The Deathly Silence Of Technology

It wasn’t until yesterday that I realized I haven’t had a decent verbal conversation in two weeks, not since the weekend spent watching back to back episodes of Doctor Who, Torchwood and The Sarah Connor Chronicles with a charming liaison; and that was a fortnight ago.

Since then, whatever conversation I have had falls solely within the realm of the net, relying instead on emails and instant messaging to convey important matters and those light hearted “how you doing” conversations. I can’t help but think that while my unexpected isolation begets my imposed silence, so has technology found its way as the cruel ironic solution to my plight.

I can only imagine how a deaf mute must feel in this position, gaining the freedom of communication at the touch of their fingertips while living in a world of silence. Technology at least gives hope to those impaired by a twist of fate. Yet what of those of us that rely on it too much for our daily lives? Forfeiting the parts of living we take for granted because it can so easily be compensated by the marvels of our own time.

While technology was meant to make our lives easier, I doubt any one of us could have expected that it would take away or redefine parts of our life worth living for. It has become our indispensable companion, a partner we sleep with more than the human beings that we forget bring warmth to our lives in so many ways. I for one an guilty of this technological infatuation, proving it with the ability to cope without actual human contact in return for a digital representative.

It is sad though that in realizing this isolation, I choose not to do anything about. Partly because there is nothing I can do about it, partly because my contentment and curiosity for the situation far outweighs my desire to do something about it. But it’s not like I’ve lost the appreciation for the company of someone who can ease my mind off things, its just that we all have our things to do and I’m using technology as an excuse to distract me otherwise. Until I realize I’m beginning to lose my ability to sing.

Now I am really in trouble.

8 thoughts on “The Deathly Silence Of Technology

  1. you havent spoken in 2 weeks! wow. i barely survived one week not too long ago so much so when i finally spoke, i couldnt stop. i feel like i was compensating for my week of silence. hehe

  2. OMG. I *need* to have conversations with people. Heck, I even talk to myself at times. I couldn’t not do it.

  3. Well, i think that technology is a blessing and a curse at the same time. Internet cuts down the rate of us(human being), meeting ppl in person but allowing us to settle our bills/works way more efficiently and productive.

  4. ohkulala: I know how that feels, its just that when it comes for my turn to speak, it’s like I forgot how to do it these days. Too long in silence I guess.

    Cléa: I do have conversations in my head. Just not out loud. Just not verbally. Even typing this comment right now is satisfying my need to communicate with people.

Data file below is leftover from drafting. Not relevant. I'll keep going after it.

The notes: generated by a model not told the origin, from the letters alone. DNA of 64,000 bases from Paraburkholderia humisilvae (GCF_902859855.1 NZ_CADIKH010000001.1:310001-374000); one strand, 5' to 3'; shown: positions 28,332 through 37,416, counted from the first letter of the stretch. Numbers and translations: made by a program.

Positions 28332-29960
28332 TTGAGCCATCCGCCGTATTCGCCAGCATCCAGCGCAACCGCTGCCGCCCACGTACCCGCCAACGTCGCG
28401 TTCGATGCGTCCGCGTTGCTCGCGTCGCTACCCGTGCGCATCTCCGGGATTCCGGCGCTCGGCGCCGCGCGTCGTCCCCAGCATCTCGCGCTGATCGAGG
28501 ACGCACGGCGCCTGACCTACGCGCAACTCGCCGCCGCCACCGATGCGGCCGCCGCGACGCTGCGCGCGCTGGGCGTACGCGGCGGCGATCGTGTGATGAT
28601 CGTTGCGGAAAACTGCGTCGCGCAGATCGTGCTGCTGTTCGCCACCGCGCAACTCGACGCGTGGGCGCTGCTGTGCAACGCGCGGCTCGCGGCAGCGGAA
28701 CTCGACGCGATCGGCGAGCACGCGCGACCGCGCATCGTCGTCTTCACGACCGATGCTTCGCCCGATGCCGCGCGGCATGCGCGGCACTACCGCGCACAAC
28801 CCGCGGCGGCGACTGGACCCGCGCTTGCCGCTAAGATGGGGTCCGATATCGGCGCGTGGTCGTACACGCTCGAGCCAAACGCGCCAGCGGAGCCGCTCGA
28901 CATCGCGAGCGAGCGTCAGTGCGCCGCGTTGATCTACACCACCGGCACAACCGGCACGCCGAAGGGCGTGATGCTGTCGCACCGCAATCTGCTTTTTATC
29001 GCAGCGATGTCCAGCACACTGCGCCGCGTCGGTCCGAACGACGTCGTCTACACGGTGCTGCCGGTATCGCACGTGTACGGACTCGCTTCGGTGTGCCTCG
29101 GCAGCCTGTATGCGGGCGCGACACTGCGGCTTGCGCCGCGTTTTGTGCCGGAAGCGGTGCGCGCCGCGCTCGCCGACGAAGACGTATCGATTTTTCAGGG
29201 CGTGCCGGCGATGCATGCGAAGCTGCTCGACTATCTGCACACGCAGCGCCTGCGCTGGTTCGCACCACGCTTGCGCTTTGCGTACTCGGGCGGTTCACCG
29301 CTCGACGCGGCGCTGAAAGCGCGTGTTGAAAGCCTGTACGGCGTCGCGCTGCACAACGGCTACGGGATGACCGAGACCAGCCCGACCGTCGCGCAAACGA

Jason Ng: As I said, it gives us the opportunity to make up for what we lack, but it’s when we overcompensate for what we take for granted, like what I’m doing now that it becomes something much worse.

  5. Does technology really take away anything, though? I hear this argument a lot, and yet I’m not sure I believe in it. Sometimes I do, but sometimes I don’t. Several studies suggest that it is really just an extension of ourselves, that really there should be little to no distinction between the “real” and the “virtual,” because we interact with and construct both. The only difference is a body is not in the same room as you, but in all actuality, when has it ever been the body we care most about when it comes to our friends and other loved ones? (I’m excluding sex here, so..yes, haha.)

    You’re just choosing to speak in a different way. I did that once before, last year, and I was pretty productive for it, really. I’m not sure it’s something I’d want to do again (or even could, since I live with Andrew now), but I don’t think it’s negative. It’s just different. After all, who’s to say the norm–speech, communication in the flesh–is necessarily best? It is just the norm. It may or may not be best.

  6. Lelia: The thing is, that removal of physical world in favour for a digital one would be useful if you don’t have to deal with people in real life on a regular basis. It’s easy to dissociate yourself from any kind of public mannerism and rely on your on-screen version. I find that at least for me, my reaction time in engaging in a normal verbal conversation has gone down. Because I’m used to thinking about what to say before I write them, I don’t have the same kind opportunity when I talk to people. On the long run, when you have to conduct seminars, presentations and lectures, it can be a bad thing to not be so spontaneous with your speech. Of course though, Mel’s gone back to Malaysia so I don’t really have that opportunity to yak my head away anyway.

    Joaquin: Thanks. 🙂

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